Wound: primary closure in Horses (Equis) | Vetlexicon
equis - Articles

Wound: primary closure

ISSN 2398-2977


Introduction

  • To allow first intention healing with minimal epithelialization or formation of granulation tissue Wound: healing – stages.

Primary closure

  • Wound closed immediately.

Delayed primary closure

  • Primary closure delayed until wound free of signs of infection and debris but before granulation tissue forms.

Uses

  • Achieves good functional and cosmetic result.

Advantages

  • Rapid healing.
  • Minimal scar tissue.

Disadvantages

Technical problems

  • Wound dehiscence possible due to inadequate dead space management, increased skin tension and/or inadequate control of contamination/infection before wound closure.

Alternative techniques

Secondary closure

  • See Wound: secondary closure.
  • Closure is delayed until granulation tissue has formed in the wound.
  • Advantage: granulation tissue → decreased risk of subsequent infection.
  • Disadvantage: skin less mobile → undermining skin edges required for complete closure.

Second intention healing

  • See Wound: healing – second intention.
  • Wound left to heal by natural process of wound healing – granulation, contractionWound: granulation 03 - contractionWound: breakdown 01, epithelialization.
  • Indications: significant skin defect, severe contamination/infection, when cosmetic outcome not important.
  • Disadvantage: scar tissue results.
  • Works well for body wounds – can achieve excellent cosmetic outcome.

Time required

Preparation

Procedure

  • Depends on the size of the wound 5-60 min.

Decision taking

Criteria for choosing procedure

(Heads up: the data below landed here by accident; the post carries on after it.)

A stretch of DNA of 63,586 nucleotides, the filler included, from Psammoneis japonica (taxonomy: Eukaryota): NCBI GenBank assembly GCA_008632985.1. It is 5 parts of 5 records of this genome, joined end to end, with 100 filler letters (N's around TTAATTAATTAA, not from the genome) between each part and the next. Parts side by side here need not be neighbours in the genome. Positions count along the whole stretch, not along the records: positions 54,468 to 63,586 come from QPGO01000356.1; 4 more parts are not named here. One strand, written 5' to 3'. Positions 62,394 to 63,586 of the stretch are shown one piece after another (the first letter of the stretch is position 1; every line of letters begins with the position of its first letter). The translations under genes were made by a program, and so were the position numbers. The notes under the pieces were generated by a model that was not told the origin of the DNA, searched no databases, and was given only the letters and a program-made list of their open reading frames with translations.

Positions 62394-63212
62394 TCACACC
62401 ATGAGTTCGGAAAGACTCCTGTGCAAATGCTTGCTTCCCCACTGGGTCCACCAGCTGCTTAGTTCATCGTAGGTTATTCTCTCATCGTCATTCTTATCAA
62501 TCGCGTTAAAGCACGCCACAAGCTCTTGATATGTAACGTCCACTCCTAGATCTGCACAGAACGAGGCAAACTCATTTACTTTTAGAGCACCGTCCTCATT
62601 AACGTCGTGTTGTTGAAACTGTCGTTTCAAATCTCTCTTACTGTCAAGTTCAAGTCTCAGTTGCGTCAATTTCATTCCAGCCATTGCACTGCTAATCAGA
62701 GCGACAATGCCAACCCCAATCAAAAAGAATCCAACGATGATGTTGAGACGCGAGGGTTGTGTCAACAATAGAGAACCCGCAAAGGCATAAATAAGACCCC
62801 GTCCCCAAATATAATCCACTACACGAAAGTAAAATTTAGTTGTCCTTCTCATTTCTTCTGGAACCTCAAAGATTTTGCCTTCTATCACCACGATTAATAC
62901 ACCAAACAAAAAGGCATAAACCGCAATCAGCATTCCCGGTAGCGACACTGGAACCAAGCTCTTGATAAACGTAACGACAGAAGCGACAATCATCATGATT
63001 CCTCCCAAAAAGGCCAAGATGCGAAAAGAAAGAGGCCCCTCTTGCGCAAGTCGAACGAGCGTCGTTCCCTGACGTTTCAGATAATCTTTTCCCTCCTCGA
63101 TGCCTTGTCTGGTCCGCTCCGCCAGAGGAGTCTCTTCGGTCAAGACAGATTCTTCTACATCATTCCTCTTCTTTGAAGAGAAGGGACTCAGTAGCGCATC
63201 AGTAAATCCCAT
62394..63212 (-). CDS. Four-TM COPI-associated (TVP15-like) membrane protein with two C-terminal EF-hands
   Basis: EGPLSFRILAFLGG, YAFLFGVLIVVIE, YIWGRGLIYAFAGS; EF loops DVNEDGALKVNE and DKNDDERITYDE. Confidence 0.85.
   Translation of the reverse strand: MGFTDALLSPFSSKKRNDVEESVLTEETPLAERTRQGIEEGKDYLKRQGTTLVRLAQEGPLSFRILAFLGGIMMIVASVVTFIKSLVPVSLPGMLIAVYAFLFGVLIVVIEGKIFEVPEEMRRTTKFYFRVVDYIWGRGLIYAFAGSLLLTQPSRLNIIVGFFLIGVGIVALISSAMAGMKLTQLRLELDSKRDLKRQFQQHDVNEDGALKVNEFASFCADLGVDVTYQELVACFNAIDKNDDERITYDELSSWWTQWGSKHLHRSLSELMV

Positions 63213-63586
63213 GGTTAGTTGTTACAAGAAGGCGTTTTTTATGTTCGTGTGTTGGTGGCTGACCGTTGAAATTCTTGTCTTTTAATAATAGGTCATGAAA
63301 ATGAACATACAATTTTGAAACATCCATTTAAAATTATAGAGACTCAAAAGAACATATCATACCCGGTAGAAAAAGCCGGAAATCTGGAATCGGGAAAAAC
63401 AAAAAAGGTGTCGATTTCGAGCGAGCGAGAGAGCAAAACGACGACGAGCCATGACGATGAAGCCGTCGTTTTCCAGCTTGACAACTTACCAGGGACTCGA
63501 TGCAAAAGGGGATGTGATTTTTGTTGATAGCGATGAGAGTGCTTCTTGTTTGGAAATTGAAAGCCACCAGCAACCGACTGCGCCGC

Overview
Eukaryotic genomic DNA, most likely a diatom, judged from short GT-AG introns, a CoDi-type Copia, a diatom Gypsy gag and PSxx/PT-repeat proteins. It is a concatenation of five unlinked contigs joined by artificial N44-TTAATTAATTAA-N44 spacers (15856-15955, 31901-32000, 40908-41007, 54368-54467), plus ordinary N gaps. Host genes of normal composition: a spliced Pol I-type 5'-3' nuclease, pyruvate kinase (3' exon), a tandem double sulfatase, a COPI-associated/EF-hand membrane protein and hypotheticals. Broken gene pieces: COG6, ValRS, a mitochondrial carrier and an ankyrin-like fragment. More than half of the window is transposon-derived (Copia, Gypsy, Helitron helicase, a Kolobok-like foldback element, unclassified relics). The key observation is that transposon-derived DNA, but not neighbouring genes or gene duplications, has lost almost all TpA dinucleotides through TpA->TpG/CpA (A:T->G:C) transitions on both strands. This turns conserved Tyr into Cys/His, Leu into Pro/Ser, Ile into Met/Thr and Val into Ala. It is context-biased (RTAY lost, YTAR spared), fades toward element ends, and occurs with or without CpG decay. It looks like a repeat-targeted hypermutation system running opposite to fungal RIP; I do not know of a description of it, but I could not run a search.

Primary closure
  • Clean, clean-contaminated or contaminated wounds Wound: types – overview.
  • No or minimal skin defects.
  • No severe compromize to blood supply at wound edges.
  • Minimal motion between wound edges.
  • Minimal surrounding soft tissue damage.
Delayed primary closure

Requirements

Subscribe To View

This article is available to subscribers.

Try a free trial today or contact us for more information.

Preparation

Subscribe To View

This article is available to subscribers.

Try a free trial today or contact us for more information.

Procedure

Subscribe To View

This article is available to subscribers.

Try a free trial today or contact us for more information.

Aftercare

Subscribe To View

This article is available to subscribers.

Try a free trial today or contact us for more information.

Outcomes

Subscribe To View

This article is available to subscribers.

Try a free trial today or contact us for more information.

Further Reading

Publications

Refereed papers

  • Recent references from PubMed and VetMedResource.
  • Eggleston R B (2018) Wound management: wounds with special challenges. Vet Clin North Am Equine Pract 34 (3), 511-538 PubMed. 
  • Ludwig E K & van Harreveld P D (2018) Equine wounds over synovial structures. Vet Clin North Am Equine Pract 34 (3), 575-590 PubMed. 
  • Maher M & Kuebelbeck L (2018) Nonhealing wounds of the equine limb. Vet Clin North Am Equine Pract 34 (3), 539-555 PubMed. 
  • Caston S S (2012) Wound care in horses. Vet Clin North Am Equine Pract 28 (1), 83-100 PubMed. 
  • Quinn G (2010) Equine practice: management of large wounds in horses. In Pract 32 (8), 370-381 VetMedResource.
  • Theoret C (2005) Wound management. Vet Clin North Am Equine Pract 21 (1), 1-240 ScienceDirect.
  • Trotter G W (1989) Techniques of wound closure. Vet Clin North Am Equine Pract (3), 499-511 PubMed.

Other sources of information

  • Hendrickson D A (2019) Superficial Wounds, Deep and Chronic Wounds, Sinus Tracts, and Fistulas.In: Equine Surgery. 5th edn. Eds: Auer J A & Stick J. Saunders, USA. pp 403-425.